As we enter the lull before the June 2012 CFA results, many first-timers are asking if they have enough time to take the December 2012 Level I exam. That’s a fair question, and it’s great that these candidates are sensible enough to think about it (after all, there is a lag of one year between levels so seems reasonable to assume one needs a full year to prepare). Many also do not have significant financial knowledge or experience so there is an element of uncertainty there.
I can sympathize – when I signed up for Level I my awareness of finance were the buzzwords my fresh-grad investment banker friends were throwing about, having just used them in their interviews with Goldman Sachs et al. Having been through the gauntlet, I can share what are the main things you should be aware of.
Honestly speaking, if you’re starting now for Dec 2012, you don’t have to worry about Level I, you have more than enough time. 300 hours is approximately what you should aim for, and in 5 months you have more than enough time to squeeze this in. Even if you’re not clued up in finance. Trust me, as long as you put in the hours and effort and have a decent head on your shoulders, you should have nothing to worry about.
For Level I, that is. The real problem is Level II 2013 should you pass Level I Dec 2012.
The Level I exam is somewhat a tamer version compared to Levels II and III. That’s not to say that the Level I should be underestimated – quite the opposite especially if you have no prior financial knowledge. But if you’re taking the December Level I exams that leaves you exactly 6 months before the June 2013 Level II exams. Which, I assume, is the main reason you’re taking December 2012 in the first place – to catch the 2013 Level II train.
Now that can be a challenge, passing Level II directly after December Level I. I’m not saying that can’t be done – I’ve known loads of people who’ve done it. One of my study mates blazed coolly through Dec Level I and June Level II like they were standing still – but she was a crack Economics graduate from Cambridge, was an investment banker in Merrill Lynch and ate accounting for breakfast. For a finance newbie the situation might be a little more challenging.
So if you’re contemplating December Level I – half a year to prep is fine. Put in the hours and you’ll get through OK. It’s Level II you have to watch out for – keep these things in mind:
You have to start very soon after the Level I exam. You can’t really think about waiting for the Level I results first before starting – that would be misjudging how much time you need for Level II, especially if you don’t have a finance or accounting background. Think about the mental discipline you will require to continue studying right after taking the Level I exam – that takes some commitment. CFA Institute obviously does not allow registration for Level II until your results for Level I have been announced, so you will have to start studying with a third-party provider.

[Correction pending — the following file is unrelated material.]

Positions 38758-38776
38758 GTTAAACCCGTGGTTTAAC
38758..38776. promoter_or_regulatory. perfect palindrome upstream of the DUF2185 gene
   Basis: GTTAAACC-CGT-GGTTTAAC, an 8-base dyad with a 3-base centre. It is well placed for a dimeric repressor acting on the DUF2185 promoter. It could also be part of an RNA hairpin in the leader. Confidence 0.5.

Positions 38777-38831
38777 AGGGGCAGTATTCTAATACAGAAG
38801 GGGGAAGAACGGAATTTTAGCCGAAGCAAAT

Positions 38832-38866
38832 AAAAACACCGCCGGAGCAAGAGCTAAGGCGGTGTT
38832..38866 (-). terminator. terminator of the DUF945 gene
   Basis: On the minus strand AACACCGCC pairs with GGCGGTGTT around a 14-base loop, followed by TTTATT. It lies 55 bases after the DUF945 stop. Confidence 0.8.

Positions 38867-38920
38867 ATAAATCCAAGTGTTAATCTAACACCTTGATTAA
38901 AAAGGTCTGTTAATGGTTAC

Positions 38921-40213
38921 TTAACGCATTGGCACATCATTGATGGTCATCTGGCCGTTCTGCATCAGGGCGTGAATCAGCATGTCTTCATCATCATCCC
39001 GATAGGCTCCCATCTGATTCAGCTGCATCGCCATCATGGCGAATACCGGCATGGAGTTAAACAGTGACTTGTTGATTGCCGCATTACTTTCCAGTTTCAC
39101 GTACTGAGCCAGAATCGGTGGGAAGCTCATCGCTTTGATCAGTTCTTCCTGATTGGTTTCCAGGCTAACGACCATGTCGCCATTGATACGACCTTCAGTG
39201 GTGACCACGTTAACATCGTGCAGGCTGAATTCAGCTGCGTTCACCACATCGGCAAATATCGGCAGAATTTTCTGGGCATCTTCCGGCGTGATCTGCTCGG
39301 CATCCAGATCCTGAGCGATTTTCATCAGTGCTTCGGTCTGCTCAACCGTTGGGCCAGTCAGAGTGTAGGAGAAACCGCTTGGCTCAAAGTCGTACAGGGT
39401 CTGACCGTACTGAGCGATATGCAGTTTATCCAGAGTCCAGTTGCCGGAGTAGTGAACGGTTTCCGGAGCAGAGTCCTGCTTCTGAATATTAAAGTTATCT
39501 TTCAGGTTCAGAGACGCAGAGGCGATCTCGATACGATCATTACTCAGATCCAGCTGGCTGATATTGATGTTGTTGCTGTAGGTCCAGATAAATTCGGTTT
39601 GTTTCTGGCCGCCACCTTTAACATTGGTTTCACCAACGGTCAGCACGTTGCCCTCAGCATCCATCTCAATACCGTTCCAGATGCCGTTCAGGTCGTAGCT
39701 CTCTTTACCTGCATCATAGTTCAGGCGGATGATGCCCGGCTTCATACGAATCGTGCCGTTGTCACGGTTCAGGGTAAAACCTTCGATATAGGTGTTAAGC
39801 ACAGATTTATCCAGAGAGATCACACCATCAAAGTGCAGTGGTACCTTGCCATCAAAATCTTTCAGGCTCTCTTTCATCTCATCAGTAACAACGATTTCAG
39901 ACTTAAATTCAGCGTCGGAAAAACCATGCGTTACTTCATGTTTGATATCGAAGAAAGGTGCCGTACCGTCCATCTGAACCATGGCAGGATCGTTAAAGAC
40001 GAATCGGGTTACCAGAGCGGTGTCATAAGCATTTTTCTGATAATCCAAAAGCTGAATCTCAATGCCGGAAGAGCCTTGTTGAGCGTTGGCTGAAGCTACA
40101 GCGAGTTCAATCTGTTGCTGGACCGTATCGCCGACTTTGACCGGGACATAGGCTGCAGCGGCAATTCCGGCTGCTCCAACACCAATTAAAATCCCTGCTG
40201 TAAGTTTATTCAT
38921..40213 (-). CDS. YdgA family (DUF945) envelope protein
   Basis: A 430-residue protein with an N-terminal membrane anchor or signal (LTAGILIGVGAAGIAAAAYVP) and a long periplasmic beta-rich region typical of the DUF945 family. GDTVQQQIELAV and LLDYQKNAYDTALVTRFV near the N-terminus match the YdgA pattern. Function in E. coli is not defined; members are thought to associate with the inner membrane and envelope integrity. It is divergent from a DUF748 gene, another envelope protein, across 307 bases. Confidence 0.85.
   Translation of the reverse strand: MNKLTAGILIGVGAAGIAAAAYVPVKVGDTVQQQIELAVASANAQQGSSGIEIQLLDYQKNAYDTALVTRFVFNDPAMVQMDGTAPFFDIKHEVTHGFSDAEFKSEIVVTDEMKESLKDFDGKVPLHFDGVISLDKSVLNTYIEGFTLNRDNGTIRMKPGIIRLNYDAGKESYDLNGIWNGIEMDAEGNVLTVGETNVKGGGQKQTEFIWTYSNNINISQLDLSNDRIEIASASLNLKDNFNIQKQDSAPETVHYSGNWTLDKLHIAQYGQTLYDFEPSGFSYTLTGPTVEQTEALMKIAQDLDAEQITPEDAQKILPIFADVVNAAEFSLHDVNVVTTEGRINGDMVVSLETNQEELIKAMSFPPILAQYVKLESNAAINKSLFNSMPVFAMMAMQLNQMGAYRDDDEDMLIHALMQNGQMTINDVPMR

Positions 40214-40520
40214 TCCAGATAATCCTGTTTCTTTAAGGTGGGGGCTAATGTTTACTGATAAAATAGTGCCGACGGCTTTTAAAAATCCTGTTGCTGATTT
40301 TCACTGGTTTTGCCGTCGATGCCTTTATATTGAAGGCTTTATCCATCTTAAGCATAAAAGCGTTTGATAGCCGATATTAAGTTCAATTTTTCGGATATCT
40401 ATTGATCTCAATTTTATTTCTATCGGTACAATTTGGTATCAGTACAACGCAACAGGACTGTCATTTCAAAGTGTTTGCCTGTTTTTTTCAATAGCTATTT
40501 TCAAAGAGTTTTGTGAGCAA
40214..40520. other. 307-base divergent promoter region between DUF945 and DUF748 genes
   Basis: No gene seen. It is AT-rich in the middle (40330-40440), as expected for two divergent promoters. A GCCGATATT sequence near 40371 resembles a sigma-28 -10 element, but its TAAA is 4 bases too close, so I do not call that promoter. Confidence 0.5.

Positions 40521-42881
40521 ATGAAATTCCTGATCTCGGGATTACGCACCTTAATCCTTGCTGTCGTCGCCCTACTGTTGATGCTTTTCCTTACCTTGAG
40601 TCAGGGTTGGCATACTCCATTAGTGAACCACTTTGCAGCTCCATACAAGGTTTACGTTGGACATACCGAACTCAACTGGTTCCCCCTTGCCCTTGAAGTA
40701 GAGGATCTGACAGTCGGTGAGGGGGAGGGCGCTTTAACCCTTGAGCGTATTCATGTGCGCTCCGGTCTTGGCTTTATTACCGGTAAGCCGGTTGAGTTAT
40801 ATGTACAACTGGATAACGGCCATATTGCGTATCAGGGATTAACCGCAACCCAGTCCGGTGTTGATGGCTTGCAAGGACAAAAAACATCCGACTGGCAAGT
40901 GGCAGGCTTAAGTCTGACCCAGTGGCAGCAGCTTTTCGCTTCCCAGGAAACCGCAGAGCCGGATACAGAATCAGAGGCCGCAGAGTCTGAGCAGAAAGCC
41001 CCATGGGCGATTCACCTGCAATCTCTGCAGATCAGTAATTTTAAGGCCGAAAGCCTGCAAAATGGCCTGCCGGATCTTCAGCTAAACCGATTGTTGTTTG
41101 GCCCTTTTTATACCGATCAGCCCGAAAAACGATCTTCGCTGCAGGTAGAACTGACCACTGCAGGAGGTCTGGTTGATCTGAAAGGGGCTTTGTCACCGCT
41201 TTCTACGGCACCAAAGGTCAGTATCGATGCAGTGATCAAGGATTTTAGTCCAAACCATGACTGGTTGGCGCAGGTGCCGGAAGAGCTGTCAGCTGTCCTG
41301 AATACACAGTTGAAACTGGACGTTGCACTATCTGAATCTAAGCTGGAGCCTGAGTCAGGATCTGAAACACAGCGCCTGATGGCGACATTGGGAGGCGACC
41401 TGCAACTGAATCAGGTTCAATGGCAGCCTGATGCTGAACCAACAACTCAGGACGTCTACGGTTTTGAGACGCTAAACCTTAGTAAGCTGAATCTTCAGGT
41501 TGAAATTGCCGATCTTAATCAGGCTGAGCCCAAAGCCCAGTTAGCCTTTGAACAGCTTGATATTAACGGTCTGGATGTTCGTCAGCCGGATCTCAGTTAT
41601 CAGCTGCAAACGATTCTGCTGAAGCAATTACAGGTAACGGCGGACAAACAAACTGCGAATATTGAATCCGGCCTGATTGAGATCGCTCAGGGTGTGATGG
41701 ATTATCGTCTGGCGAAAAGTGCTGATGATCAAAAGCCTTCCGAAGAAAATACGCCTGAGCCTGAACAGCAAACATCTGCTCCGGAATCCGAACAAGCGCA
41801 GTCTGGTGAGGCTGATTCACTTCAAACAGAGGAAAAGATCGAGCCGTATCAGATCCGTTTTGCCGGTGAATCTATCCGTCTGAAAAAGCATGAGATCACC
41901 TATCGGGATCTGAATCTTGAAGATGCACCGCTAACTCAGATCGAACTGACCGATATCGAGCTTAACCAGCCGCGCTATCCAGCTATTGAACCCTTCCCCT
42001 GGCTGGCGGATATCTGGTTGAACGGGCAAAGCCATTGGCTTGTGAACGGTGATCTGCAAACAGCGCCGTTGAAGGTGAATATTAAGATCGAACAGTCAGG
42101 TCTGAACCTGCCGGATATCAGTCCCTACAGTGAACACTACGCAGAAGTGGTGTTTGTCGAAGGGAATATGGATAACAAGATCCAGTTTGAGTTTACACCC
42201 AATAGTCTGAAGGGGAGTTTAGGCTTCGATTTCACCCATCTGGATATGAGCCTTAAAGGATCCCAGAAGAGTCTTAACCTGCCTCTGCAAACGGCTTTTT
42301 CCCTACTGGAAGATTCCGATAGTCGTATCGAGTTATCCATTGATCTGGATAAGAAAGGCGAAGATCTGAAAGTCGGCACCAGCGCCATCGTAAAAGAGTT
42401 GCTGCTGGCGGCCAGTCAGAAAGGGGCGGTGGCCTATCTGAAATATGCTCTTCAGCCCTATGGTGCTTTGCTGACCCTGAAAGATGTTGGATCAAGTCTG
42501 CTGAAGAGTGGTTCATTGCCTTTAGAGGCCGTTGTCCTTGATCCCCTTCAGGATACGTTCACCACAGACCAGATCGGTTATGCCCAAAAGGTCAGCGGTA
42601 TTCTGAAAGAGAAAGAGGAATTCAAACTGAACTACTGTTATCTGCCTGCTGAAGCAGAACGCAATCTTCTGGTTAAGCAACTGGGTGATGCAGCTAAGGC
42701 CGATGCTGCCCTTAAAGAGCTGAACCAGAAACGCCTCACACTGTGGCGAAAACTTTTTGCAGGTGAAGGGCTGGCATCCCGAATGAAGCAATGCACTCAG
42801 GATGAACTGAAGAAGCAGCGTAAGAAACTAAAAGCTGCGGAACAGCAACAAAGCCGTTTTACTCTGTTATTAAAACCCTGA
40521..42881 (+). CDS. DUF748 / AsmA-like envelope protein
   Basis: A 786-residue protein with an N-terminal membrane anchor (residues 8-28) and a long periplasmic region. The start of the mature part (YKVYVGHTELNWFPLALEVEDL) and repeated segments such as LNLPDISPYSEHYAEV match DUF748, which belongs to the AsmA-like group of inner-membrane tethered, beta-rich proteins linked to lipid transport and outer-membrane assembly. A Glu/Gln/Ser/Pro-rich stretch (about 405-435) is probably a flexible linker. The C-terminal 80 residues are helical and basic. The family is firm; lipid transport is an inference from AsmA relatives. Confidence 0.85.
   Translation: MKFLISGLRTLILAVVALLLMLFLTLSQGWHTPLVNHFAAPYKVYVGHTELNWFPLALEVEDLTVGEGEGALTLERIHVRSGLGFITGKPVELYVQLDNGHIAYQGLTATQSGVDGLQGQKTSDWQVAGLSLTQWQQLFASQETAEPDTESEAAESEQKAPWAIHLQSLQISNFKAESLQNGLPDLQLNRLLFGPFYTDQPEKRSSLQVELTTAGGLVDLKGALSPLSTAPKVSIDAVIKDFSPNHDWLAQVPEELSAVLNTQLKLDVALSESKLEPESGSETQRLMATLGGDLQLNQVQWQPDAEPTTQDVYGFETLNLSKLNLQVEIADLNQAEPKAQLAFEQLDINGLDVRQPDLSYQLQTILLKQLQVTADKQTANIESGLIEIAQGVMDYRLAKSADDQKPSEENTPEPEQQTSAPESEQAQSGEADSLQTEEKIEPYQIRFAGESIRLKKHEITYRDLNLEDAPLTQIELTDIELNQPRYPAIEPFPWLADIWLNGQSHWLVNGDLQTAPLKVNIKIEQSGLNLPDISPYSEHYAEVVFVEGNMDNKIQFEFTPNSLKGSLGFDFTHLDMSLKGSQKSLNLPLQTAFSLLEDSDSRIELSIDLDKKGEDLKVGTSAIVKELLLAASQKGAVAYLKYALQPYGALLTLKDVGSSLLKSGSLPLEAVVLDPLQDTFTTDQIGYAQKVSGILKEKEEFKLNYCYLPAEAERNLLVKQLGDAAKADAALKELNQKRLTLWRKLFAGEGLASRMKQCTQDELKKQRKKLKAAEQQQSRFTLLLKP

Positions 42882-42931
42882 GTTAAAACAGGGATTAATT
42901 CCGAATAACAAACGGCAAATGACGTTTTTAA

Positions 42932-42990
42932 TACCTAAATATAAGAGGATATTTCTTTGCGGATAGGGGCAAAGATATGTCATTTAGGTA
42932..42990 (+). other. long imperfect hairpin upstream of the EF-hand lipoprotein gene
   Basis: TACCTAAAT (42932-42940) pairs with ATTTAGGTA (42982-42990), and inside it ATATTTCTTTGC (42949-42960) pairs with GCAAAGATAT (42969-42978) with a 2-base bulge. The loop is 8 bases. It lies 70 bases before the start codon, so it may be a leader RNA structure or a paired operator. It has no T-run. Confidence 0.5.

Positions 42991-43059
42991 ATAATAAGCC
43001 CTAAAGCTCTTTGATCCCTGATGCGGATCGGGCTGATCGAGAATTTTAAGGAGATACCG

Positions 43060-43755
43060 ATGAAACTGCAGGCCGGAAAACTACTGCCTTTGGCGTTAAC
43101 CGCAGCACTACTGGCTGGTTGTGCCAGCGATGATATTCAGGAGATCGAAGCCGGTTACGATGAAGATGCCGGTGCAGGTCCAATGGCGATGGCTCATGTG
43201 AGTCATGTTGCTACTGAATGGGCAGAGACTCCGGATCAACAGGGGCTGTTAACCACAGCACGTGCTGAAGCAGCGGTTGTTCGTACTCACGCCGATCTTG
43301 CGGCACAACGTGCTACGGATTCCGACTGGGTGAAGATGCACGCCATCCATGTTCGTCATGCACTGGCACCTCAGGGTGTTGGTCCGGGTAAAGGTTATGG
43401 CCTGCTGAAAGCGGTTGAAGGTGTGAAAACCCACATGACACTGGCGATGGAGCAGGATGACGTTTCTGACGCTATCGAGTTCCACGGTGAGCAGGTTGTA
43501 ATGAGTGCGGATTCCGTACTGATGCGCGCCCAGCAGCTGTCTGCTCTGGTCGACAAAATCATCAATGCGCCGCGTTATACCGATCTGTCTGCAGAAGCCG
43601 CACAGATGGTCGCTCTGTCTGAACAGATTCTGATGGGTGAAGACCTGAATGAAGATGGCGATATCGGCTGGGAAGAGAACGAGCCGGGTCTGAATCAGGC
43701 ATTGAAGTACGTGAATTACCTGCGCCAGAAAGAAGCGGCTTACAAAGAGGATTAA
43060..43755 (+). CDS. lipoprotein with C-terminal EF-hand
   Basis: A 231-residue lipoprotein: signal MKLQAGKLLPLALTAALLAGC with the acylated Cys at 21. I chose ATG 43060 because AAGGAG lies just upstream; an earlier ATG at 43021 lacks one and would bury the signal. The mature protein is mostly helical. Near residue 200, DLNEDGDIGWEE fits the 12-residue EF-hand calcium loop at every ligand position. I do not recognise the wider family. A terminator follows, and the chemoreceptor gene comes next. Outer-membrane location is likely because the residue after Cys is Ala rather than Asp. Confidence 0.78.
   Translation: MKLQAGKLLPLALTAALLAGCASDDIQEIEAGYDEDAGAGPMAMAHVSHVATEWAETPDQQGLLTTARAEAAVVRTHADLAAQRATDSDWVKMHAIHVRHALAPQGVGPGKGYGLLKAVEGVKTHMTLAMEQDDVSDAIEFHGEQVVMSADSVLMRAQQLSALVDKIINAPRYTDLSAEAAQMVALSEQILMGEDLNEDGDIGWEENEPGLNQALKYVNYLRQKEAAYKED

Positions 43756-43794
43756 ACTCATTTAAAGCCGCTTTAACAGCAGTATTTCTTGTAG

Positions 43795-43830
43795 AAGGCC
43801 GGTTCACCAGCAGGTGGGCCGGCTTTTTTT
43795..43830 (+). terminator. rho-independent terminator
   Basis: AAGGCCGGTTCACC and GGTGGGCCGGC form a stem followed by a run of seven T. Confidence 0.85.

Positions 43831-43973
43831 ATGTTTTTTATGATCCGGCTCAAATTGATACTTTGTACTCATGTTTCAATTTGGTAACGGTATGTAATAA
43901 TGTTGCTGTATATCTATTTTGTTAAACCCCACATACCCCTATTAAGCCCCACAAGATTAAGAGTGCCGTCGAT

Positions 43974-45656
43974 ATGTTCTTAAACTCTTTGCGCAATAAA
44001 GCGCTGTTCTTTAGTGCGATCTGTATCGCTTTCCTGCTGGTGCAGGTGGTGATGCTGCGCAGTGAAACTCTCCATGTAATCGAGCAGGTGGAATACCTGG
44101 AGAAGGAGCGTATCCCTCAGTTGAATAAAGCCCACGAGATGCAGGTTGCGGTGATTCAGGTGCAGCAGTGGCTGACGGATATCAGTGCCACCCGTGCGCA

Level II ain’t the same as Level I – just because you passed Level I with 5 months prep doesn’t mean it will apply to Level II. They’re just different beasts – I go through this in more detail in the Level I and II Commandments. So even if you start immediately after the December exams, you’ll have to plan your study schedule to be more intensive than Level I – otherwise it may not be enough.
Get all the help you can get – understand how Level II is different in terms of question formats, curriculum focus and material volume. This will be key to make sure you utilise your time properly.
Hopefully I’ve not scared you off and you’re still reading – having said that there is no reason why you shouldn’t attempt December 2012 at this stage:
As I mentioned, you have more than enough time to prepare.
If you do not make it this time, at least you can try Level I again in June 2013 and possibly catch Level II in 2014.
Did I mention you have enough time for December 2012?
Kudos for deciding to take the CFA challenge, and I admire your ambition to push forth as quickly as possible. I’ll see you on the other side!
This article first appeared on the 300 hours CFA blog.